In its order granting Victor's motion to hold his petition in abeyance and maintain the stay of execution, the District Court certified that the question set out above is "a controlling question of law as to which there is substantial ground for difference of opinion" and "that an immediate appeal from the order may materially advance the ultimate termination of the litigation." Victor v. Hopkins, 890 F.Supp. 844, 853 (D.Neb.1995) (quoting 28 U.S.C. § 1292(b) (1994)). The state then petitioned this Court for permission to appeal the interlocutory order of the District Court. We granted the petition, and we thus have jurisdiction over this appeal pursuant to 28 U.S.C. § 1292(b).
The state argues that the District Court abused its discretion when it granted Victor's motion because both this Court and the Supreme Court have held that federal courts must dismiss habeas petitions that include both exhausted and unexhausted claims unless either the petitioner chooses to proceed on his exhausted claims only or the state waives the requirement of exhaustion. In this case, the state argues that it has waived exhaustion and, to a certain extent, urges that the case proceed to a decision on the merits. 1 Victor argues that, under other precedents of this Court, the District Court has the discretion to retain jurisdiction over a habeas petition pending a petitioner's exhaustion of state-court remedies and that the state's qualified waiver of the exhaustion requirement is insufficient to allow the District Court to reach the merits of his petition at this time.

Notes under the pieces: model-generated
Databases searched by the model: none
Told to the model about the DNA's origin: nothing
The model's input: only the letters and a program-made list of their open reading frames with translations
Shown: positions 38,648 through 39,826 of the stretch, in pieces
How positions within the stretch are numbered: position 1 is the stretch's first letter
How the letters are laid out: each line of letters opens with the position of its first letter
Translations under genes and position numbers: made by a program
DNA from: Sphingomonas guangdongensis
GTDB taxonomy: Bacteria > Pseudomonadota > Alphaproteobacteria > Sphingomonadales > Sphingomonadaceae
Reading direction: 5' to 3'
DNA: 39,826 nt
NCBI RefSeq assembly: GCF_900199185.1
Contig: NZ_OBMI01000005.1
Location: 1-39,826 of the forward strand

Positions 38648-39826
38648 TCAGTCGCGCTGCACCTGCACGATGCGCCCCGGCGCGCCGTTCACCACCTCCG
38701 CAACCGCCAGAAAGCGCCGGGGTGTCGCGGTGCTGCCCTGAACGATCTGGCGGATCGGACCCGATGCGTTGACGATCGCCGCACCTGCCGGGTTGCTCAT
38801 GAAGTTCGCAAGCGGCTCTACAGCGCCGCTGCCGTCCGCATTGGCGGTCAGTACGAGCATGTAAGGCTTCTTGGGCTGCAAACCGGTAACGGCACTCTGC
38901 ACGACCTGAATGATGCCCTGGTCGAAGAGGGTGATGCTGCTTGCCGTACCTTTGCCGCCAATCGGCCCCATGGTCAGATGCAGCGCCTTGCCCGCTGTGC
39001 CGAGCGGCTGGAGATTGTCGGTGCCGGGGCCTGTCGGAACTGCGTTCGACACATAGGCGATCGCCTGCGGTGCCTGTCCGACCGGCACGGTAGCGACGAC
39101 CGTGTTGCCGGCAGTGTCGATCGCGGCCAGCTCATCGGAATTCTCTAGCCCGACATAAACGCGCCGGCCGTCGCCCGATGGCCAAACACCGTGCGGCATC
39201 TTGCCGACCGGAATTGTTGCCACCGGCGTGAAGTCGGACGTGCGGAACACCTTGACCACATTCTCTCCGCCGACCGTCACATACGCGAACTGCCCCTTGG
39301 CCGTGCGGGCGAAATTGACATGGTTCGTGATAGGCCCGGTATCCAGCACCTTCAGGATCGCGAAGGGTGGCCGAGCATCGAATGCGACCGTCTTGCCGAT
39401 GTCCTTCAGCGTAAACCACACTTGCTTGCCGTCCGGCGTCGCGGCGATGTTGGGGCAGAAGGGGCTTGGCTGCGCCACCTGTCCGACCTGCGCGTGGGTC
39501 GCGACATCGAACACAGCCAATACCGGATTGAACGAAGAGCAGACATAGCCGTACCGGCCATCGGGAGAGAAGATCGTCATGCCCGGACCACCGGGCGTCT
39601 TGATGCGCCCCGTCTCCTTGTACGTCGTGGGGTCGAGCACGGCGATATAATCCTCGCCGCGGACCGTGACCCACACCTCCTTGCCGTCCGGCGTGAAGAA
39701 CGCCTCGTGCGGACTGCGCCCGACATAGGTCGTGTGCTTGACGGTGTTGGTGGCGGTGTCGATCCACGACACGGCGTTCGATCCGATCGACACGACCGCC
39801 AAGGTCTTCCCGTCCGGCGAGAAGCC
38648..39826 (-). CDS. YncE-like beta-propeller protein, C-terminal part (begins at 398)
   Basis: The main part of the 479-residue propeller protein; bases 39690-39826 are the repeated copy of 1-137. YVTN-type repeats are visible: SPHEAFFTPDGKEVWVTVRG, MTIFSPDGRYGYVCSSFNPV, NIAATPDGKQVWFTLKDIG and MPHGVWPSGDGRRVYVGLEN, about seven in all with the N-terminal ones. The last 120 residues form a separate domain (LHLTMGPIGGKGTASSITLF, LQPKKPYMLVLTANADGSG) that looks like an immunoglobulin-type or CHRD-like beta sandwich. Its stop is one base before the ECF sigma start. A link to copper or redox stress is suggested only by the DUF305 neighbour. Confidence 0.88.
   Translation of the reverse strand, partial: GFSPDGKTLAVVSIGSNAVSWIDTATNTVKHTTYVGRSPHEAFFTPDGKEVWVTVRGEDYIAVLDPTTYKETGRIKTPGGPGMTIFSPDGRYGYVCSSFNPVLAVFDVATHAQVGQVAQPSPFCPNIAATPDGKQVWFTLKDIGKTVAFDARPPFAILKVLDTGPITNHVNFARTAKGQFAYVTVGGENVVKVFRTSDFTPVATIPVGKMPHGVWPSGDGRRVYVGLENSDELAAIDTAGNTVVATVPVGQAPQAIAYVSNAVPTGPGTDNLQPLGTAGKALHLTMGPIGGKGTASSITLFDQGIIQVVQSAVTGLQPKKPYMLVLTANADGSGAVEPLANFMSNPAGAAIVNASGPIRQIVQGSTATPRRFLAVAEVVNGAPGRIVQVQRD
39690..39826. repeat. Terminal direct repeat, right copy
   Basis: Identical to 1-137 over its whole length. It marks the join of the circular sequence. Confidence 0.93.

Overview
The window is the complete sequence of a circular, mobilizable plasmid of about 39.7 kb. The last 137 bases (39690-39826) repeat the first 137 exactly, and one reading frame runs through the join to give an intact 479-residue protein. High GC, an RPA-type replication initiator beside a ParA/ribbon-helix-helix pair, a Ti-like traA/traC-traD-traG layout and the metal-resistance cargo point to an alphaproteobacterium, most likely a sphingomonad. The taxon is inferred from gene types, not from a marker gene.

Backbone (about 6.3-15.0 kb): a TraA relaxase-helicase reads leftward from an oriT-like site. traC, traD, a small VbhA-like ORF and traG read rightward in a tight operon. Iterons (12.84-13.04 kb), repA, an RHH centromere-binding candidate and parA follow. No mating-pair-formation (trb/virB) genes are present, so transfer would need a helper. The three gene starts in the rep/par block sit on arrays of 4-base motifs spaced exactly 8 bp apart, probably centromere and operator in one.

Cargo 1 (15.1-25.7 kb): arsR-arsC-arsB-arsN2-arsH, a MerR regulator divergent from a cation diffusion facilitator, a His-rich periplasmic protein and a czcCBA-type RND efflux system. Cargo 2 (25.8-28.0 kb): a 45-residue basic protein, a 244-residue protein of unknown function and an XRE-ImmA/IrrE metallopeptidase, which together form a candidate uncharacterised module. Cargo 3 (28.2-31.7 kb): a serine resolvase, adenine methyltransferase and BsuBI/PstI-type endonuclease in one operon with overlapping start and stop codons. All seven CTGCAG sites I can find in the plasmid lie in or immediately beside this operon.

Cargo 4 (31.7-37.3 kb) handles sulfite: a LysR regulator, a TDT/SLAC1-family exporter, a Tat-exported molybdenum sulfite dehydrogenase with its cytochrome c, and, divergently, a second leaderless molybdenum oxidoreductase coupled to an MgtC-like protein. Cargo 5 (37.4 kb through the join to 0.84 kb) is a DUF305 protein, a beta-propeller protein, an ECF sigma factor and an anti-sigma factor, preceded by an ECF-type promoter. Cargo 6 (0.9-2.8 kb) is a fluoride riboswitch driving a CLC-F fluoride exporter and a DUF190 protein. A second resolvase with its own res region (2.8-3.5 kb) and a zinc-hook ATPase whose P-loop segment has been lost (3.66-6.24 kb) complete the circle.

As an initial matter, we must consider whether the state has waived the exhaustion requirement. If the state's waiver was effective, the question certified by the District Court would be moot. Exhaustion would not be necessary, and the District Court could choose to continue its proceedings on Victor's habeas petition rather than holding it in abeyance. We conclude, however, that the state's waiver of the exhaustion requirement was not effective.
The parties agree that Victor's petition includes some new, unexhausted claims. In certain circumstances, a federal district court can consider the merits of an unexhausted claim when the exhaustion requirement has been waived by the state. See Hampton v. Miller, 927 F.2d 429, 431 (8th Cir.1991). The decision to accept a waiver of the exhaustion requirement is committed to the discretion of the district court. Id. We have held that when the availability of a state procedure is in doubt, federal courts "should be hesitant to accept State waivers of the exhaustion defense." Duvall v. Purkett, 15 F.3d 745, 747 (8th Cir.), cert. denied, 512 U.S. 1241, 114 S.Ct. 2753, 129 L.Ed.2d 870 (1994).
In its brief, the state argues that it has waived the exhaustion requirement. The District Court rejected that argument, holding that the state did not waive the exhaustion
requirement because the state retained the right to argue that Victor's new claims for relief were procedurally defaulted in state court. Victor v. Hopkins, 890 F.Supp. 844, 848 n. 5, 849 n. 6 (D.Neb.1995). We agree with the District Court's analysis of this issue. On the one hand the state argues that the availability of a state-court procedure to address Victor's new claims is uncertain; on the other hand, the state argues that Victor's new claims have been procedurally defaulted in state court because he failed to raise them in his first petition for post-conviction review. It seems to us that the questions of whether Victor has an available state-court procedure to raise his new claims and whether Victor has procedurally defaulted those claims are one and the same. The state's brief reveals the flaw in the...